Higher Education fundraising has long been characterised by the unusual status that universities enjoy within the philanthropic sector; as is often observed, universities are usually associated exclusively with academic excellence rather than charitable support, something which is a mixed blessing for the sector. Unlike most charities, a university has a base of thousands of contactable potential donors in the form of its alumni community, yet it can be hard to break down the disconnect that exists in people’s minds between Higher Education and philanthropy. Why would someone choose to give to a university alongside a well-established and well-known charity?
There are some signs of hope. The 2015/16 academic year saw British universities raise more than £1 billion in donations and pledges for the first time ever, a landmark achievement for this relatively young sector. Over the last decade, university fundraising has grown significantly as individual institutions have expanded their own development operations, more alumni have become donors and the economy has recovered following the Great Recession, and a 2014 Coutts report showed that universities receive more million-pound donations than any other fundraising sector. However, new challenges mean that the terrain is likely to change significantly – how will universities cope with these shifts?
The creation of the new fundraising regulator and the potential for a further tightening of the rules that govern fundraising practice are obvious examples of immediate challenges which could have a real impact on the future of philanthropy over the coming years. In particular, the recommendation earlier this year that charities only contact people who have explicitly opted in to receive fundraising communications would cause charities and universities to substantially alter their approach. However, there are other issues which could undermine the future of fundraising in this sector, and development offices across the country will have to reconsider the way in which they build relationships with their alumni if they are to continue to flourish.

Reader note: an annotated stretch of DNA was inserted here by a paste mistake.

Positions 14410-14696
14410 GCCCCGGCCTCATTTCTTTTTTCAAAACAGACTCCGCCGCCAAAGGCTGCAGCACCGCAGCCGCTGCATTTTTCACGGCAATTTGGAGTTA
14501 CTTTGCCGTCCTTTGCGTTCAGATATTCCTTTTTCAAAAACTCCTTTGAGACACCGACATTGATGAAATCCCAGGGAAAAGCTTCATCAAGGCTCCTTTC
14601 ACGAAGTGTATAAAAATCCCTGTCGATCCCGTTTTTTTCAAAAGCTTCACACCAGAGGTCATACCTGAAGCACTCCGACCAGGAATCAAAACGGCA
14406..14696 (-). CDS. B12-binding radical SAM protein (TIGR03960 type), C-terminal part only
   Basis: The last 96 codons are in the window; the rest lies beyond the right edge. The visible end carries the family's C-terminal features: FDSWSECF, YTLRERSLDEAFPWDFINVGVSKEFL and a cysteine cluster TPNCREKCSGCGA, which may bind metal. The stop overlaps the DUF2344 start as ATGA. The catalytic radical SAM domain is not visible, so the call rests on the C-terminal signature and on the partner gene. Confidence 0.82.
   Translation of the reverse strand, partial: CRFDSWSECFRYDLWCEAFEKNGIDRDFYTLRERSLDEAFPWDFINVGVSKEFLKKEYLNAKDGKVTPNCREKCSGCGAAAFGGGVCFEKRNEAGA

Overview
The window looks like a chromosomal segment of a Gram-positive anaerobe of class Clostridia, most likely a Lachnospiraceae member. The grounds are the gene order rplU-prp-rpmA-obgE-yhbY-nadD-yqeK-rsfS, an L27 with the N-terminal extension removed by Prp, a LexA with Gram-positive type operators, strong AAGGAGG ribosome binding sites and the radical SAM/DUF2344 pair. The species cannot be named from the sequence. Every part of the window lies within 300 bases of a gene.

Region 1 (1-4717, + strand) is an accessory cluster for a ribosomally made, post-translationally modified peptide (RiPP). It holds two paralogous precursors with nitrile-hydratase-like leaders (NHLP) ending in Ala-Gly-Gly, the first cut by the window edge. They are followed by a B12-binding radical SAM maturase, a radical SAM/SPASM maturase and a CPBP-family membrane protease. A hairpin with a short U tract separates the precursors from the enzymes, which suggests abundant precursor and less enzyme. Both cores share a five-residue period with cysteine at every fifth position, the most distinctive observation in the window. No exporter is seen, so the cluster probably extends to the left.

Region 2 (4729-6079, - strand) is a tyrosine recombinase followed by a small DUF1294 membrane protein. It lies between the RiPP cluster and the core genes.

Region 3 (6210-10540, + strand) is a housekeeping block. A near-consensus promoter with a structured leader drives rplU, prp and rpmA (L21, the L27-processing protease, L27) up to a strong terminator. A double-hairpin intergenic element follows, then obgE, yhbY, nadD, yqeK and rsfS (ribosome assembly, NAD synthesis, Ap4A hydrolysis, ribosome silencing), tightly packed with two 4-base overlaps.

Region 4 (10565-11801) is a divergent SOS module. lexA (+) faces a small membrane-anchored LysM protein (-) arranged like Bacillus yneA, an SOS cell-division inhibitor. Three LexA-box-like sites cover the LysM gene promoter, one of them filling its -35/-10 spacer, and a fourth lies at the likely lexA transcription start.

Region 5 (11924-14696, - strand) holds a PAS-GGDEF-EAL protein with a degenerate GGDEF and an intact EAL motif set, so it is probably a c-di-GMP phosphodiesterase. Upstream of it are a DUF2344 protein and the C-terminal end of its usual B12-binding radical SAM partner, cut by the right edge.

The growth of university development has brought substantial financial rewards to Higher Education institutions, yet this must always be balanced alongside building positive and engaged relationships with our alumni. In order to build relationships that are mutually beneficial in the long-term, universities must adopt more personalised forms of contact, particularly when approaching young alumni. Statistics suggest that young graduates are unlikely to engage in fundraising and those who do give are difficult to retain. This is likely to spread beyond recent graduates in the coming years, as the alumni community becomes more and more dominated by those who have experienced the current tuition fees regime. Could this be a ticking time bomb for universities, as the generations of affluent alumni who enjoyed a free education are fast being replaced by those who are still paying off vast student loans?
The future of philanthropy in the Higher Education sector looks set to be one marked by change and the adoption of new methods and frameworks if the progress of the last decade is to continue. This may sometimes mean considering radical and controversial approaches, such as the decision of Stanford University to discontinue their phonathon last year after alumni complained that the calls actually made them less likely to donate. Only time will tell whether such changes will be successful, but universities must be willing to experiment in order to work out their best strategy for building strong relationships. After all, university fundraising has only succeeded thus far because it has been willing to adapt, and that will continue to be the case in the years ahead.